In Kentucky Governor’s Race, Religious Freedom Enters the Fray: Campaign Heralds Troubling Questions of Dark Money Influence

FRANKFORT, KY – On the eve of a contentious governor’s race between incumbent Andy Beshear and challenger Daniel Cameron, the Commonwealth Policy Center (CPC) has sparked controversy with the launch of a religious freedom campaign called “Protect”. Critics are concerned this may be a dark money attempt to sway the 2023 elections.

The ad campaign, unveiled on June 5th, aims to elevate the status of religious freedom as a central right in Kentucky, which it alleges has been challenged under Beshear’s leadership. CPC Executive Director, Richard Nelson, underscored his desire for centrality of religious freedom in the Commonwealth, expressing it as “much broader than just worshiping on a Sunday morning”.

CPC Founder and Executive Director Richard Nelson

The campaign raises alarming questions about the infusion of dark money in politics, given the CPC’s ambition to influence elections in favor of conservative candidates. This move, which many view as a direct critique of Governor Beshear’s policies, could significantly alter the course of the upcoming gubernatorial race.

The campaign cites controversial examples to make its point. Nelson mentioned churches being treated with “secondary importance” compared to casinos and abortion centers. The campaign also highlighted the case of a former Anderson County principal who, it claims, was forced to refer to transgender students by their chosen pronouns, suggesting that religious freedom was at stake.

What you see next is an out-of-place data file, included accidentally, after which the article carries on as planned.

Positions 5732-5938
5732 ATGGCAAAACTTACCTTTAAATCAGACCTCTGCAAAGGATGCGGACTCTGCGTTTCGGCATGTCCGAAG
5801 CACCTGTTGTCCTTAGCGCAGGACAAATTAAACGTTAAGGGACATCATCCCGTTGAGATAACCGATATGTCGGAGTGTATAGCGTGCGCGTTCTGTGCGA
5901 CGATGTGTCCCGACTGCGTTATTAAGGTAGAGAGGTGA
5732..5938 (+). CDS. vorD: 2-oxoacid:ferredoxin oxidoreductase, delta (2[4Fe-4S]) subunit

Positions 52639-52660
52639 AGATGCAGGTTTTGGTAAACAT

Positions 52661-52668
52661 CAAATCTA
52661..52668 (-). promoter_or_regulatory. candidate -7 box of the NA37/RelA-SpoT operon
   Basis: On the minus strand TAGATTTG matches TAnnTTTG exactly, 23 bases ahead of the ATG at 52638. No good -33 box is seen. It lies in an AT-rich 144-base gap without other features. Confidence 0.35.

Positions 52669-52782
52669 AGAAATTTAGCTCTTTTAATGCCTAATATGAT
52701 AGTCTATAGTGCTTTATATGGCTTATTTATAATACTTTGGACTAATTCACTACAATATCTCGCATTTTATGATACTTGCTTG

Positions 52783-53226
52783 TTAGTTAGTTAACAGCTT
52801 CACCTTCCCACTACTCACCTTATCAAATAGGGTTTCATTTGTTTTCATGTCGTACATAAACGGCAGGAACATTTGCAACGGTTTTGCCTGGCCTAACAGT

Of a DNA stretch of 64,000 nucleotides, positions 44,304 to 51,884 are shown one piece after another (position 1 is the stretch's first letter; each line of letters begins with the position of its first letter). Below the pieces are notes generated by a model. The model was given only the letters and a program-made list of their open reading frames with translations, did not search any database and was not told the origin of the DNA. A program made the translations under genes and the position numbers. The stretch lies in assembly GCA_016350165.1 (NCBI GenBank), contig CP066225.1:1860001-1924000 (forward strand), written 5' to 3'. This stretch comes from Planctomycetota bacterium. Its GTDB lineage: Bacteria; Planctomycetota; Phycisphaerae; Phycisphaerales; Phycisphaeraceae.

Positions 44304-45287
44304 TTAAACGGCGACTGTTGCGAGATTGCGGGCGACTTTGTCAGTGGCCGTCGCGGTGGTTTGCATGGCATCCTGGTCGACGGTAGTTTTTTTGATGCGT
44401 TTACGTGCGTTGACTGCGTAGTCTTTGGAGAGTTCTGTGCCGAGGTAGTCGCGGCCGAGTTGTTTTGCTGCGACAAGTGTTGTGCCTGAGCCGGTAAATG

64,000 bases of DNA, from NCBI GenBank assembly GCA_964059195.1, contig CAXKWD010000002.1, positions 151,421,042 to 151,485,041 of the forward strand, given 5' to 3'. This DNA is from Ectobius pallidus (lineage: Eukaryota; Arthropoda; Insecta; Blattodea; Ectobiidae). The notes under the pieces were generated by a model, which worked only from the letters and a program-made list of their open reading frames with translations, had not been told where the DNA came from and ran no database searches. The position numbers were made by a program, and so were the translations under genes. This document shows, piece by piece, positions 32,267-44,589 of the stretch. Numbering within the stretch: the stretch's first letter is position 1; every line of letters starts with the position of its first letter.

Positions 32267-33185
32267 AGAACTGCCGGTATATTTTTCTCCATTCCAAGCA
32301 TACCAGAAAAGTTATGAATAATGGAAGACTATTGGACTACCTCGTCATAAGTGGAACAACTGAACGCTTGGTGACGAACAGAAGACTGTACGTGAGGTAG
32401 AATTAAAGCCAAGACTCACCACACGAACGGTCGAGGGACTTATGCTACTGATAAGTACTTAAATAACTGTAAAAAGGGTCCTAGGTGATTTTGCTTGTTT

The intervention of the CPC in this crucial race could be a game-changer. Yet, its motives and sources of funding are under scrutiny, raising concerns about the influence of dark money in a democratic process. As a non-profit, the CPC isn’t obligated to reveal its donors, a fact that has caused unease among advocates for transparency in politics.

Nelson did not respond to an emailed question about CPC’s funding sources. A recent IRS Form 990 for the organization discloses over $475,000 in revenue over two years, but does not identify specific contributors.

The campaign’s launch comes at a time when the nation is grappling with similar questions about the intersection of religion and politics, raising questions about religious freedom, civil liberties, and the separation of church and state.

The CPC, which touts its dedication to preserving “the bedrock values of life, religious liberty, marriage, and fiscal responsibility in the Commonwealth of Kentucky”, now finds itself at the heart of this complex debate.

While religious freedom remains a vital component of our democracy, the fear is that it might be used as a political cudgel to advance a particular agenda. This concern is heightened in light of the upcoming election and the potentially influential role that the “Protect” campaign might play.

Governor Beshear’s office did not immediately respond to a request for comment on the campaign.

As this saga unfolds, it’s evident that religious freedom, an integral cornerstone of our society, has been drawn into the political battlefield, potentially skewing the democratic process. Only time will tell whether these efforts will alter the trajectory of Kentucky’s governor’s race.

Top photo: Screenshot of Commonwealth Policy Center “Protect” ad.